The First Experience

The First Experience:  Avoiding Assumptions

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Learning from the First Experience

In the video, Janalee shared that healthcare workers made assumptions about her husband’s communication needs and shared this important advice:


People who have a hearing loss are diverse and may have different needs for accommodations. Factors to consider include:

  • DIVERSITY OF IDENTITIES: people may use a variety of terms to identify themselves. The following list explains a few of the more common ones.
  1. Deaf: Having a hearing loss of such severity that communication and learning is primarily by visual methods i.e. manual communication such as American Sign Language (ASL), writing, speechreading, and gestures.
  2. DeafBlind: Having a dual sensory loss that interferes with the ability of a person to function effectively in the “hearing-sighted” world. This term does not necessarily mean total lack of hearing and vision.
  3. Hard of hearing: Having some degree of hearing loss ranging from mild to profound. People who are hard of hearing may benefit from the use of hearing aids or other assistive listening devices. They depend primarily upon spoken English in communicating with others.
  4. Late deafened: Having a severe to profound hearing loss, which occurred after the development of speech and language. People who are late deafened can benefit from the use of visual display technology, but usually very little from hearing aids or listening technology.
    • Outdated terms: these are considered offensive by many people in the Deaf community.
      • Deaf-mute
      • Hearing-impaired
  • WAYS OF COMMUNICATING: People use a variety of methods to communicate. Some examples include:
    • Interpreters
      1. English ~ American Sign Language interpreters
        1. Certified Deaf Interpreters
          Holders of this certification are deaf or hard of hearing and have demonstrated knowledge and understanding of interpreting,  deafness, the Deaf community, and Deaf culture. Holders have specialized training and/or experience in the use of gesture, mime, props, drawings and other tools to enhance communication. Holders possess native or near-native fluency in American Sign Language and are recommended for a broad range of assignments where an interpreter who is deaf or hard-of-hearing would be beneficial. This credential has been available since 1998.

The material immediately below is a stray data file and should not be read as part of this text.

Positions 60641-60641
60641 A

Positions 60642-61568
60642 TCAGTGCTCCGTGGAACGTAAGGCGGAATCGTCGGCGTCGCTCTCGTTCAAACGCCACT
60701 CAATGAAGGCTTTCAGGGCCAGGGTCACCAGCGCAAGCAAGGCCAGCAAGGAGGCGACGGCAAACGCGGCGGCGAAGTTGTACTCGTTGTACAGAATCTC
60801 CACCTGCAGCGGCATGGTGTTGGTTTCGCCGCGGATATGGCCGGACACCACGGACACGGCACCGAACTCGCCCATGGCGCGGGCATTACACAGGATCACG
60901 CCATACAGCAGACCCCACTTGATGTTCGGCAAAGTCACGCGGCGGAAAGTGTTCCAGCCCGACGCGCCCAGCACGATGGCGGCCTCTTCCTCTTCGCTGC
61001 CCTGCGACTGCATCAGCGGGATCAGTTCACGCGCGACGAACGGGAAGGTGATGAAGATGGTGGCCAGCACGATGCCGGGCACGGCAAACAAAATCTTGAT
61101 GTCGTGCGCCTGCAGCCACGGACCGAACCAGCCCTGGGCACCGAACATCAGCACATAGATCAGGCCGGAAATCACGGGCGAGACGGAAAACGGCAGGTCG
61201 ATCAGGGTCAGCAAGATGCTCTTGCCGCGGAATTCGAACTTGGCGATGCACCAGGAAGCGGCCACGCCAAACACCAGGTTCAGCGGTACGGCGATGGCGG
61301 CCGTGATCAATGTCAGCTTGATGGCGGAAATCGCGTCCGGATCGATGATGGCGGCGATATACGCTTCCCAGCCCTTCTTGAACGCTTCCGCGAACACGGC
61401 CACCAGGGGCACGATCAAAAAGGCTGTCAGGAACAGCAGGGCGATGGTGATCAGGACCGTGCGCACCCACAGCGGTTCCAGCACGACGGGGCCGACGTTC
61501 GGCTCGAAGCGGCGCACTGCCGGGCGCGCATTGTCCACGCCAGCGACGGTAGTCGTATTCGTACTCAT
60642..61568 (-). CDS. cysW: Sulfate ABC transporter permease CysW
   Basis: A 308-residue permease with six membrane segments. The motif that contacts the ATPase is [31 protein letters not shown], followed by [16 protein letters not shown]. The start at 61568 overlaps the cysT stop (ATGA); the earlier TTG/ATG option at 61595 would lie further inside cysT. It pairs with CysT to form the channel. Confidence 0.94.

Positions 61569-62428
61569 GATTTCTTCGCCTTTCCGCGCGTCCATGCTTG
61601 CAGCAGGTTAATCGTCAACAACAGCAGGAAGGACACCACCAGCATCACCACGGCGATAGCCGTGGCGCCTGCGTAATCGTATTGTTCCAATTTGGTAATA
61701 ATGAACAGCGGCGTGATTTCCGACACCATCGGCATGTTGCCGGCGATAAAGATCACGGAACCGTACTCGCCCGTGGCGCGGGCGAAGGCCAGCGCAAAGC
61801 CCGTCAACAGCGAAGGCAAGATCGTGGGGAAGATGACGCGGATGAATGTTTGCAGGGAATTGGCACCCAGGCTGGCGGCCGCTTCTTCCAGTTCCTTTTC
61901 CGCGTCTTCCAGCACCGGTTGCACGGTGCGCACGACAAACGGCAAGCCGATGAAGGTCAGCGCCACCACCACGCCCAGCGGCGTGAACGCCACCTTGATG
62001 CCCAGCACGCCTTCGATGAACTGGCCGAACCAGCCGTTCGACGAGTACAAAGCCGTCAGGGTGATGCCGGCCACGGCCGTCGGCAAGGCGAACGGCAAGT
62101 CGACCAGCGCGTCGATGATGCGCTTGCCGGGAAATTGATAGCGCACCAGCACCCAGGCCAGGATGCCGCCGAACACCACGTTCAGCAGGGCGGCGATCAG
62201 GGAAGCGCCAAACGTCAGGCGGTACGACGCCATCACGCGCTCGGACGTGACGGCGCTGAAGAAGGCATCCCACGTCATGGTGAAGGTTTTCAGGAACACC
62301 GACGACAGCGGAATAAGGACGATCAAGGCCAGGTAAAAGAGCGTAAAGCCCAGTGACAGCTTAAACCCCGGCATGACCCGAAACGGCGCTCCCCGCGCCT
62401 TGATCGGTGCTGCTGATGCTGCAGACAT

2. Oral Interpreters
      3. Tactile or Close-Vision Interpreters
      4. Video Remote Interpreters (VRI)
    • Assistive Listening Devices
    • Lipreading/Speechreading
    • Written notes (Tips on Written Communication)
      • Can be done on a computer or paper
    • Captioning of Educational Videos or Presentations
    • Deaf Community Health Workers

In the following experiences, we will look more closely at what these different accommodations are and what they might mean for providing patient-centered care.

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Transcript of The First Experience Video

One experience that comes to my mind is when my husband needed to be seen in the emergency room. And we were sitting in the waiting room and we noticed other patients coming in after he had initially registered. And then, we noticed several patients going back and being treated and we were wondering after a couple of hours, we thought maybe they had forgotten about my husband, Bill.

So, I went up to talk to the nurse and I asked her: “We’re just curious. How is it that we’re still waiting?”

And she said, “Oh, your husband needs an interpreter.”

And I said, “Oh, how did you know that?”

And she said, “Well, on our computer screen it shows that he’s deaf.”

And I said, “How is it that you know that he needs to have an interpreter?”

And she said, “Well, don’t all deaf people need interpreters?”

And I said, “Well, I happen to be deaf, too, but I’m able to lipread you. Has anybody thought about asking Bill if he would like any communication assistance for his appointment?”

And right then and there, they shipped him into the room quickly and he was able to get the care he needed.

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